Ventral view of vesicle, very smooth

S9 without a trace of hair


Saturday, 28 September 2013

Whispy things


If you look closely in grassy wet places, you cannot miss them, but if you do not look closely, you may well overlook them, the Whisps. Two species are especially common in Northern Vietnam (and in many other places): Agriocnemis pygmaea and A. femina. They also look a lot alike. A. pygmaea prefers grassy verges of streaming water, whereas A. femina is more commonly represented in wet, inundated grassland. But they can often be seen side by side. The best distinguishing feature are the long lower appendages of A. femina, and that species becomes whiter with pruinosity than A. pygmaea.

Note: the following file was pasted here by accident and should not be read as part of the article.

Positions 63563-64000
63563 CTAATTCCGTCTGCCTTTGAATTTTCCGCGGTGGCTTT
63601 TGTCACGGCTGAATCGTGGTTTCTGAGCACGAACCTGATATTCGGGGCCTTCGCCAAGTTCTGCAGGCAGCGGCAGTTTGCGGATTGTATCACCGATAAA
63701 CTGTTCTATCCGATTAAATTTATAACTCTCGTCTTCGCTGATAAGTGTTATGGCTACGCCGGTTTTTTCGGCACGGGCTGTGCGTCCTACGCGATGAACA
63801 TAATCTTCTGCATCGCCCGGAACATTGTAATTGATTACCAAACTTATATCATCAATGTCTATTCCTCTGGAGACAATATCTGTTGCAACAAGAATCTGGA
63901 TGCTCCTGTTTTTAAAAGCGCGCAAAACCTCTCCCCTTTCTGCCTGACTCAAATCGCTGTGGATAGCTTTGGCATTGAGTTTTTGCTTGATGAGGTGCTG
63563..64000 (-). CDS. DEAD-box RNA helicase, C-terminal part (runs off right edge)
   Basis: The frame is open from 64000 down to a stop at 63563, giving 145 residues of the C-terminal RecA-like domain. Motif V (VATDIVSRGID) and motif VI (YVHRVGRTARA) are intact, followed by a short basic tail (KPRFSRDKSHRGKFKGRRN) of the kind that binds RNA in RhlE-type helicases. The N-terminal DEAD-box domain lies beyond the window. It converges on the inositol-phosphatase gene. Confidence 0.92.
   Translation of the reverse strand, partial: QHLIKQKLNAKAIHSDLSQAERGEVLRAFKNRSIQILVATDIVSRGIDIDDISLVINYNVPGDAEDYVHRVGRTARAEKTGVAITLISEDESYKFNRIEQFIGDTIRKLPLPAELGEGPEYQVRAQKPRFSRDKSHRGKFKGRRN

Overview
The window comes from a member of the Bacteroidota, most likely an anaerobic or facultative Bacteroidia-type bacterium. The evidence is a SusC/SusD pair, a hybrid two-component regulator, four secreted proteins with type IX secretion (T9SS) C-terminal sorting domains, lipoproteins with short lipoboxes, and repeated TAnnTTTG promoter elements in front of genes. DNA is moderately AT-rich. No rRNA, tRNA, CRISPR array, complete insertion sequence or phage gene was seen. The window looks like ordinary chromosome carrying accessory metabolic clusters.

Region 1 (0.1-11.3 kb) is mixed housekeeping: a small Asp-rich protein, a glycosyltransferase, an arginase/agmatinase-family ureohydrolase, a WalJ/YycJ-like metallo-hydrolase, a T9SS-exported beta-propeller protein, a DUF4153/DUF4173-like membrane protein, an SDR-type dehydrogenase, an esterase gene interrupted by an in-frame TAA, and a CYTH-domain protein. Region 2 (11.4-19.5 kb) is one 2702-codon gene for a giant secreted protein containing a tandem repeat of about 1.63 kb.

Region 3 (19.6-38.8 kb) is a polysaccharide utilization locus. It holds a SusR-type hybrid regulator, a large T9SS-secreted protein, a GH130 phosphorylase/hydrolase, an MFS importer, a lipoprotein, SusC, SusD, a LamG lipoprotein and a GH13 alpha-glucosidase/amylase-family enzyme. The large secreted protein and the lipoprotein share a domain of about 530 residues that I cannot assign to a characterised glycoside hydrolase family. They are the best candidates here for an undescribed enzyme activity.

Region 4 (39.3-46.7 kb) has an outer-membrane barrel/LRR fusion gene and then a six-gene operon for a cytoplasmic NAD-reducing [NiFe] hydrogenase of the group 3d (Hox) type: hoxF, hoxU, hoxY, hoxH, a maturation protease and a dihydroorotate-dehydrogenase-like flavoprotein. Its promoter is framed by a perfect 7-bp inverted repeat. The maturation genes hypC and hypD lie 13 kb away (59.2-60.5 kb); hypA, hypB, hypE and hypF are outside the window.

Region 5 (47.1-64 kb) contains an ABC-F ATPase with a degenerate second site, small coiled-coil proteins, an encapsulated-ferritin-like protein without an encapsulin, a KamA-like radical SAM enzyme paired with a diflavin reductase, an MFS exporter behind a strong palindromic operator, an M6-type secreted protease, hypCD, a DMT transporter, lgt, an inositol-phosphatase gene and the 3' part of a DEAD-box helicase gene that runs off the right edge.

Very white Agriocnemis femina, male, showing long appendages

About as white as they get, Agriocnemis pygmaea, male, showing absence of long lower appendages

Another pruinose male A. femina

Less pruinose, but clearly long appendages, A. femina, male

Non-pruinose A. pygmaea, male
Non-pruinose A. femina, male

Female Agriocnemis femina
Same female in close-up, showing dark markings on prothorax



Acisoma panorpoides

The Grizzled Pintail is a common species, occurring from the Southern Tip of Africa all through Southern Asia up to Japan. But that is quite alright, as it is a little fun species. It likes muddy grassy swamps, where it lives the life of a little aggressor, devouring little insects, but also for instance damsels. While I was observing a male at Xuan Son I caught a glimpse of a Agriocnemis pygmaea from the corner of my eye. So did the Pintail.

Acisoma panorpoides, male

Eating the unfortunate Agriocnemis pygmaea male

Acisoma panorpoides, female

Ischnura carpentieri and Ischnura aurora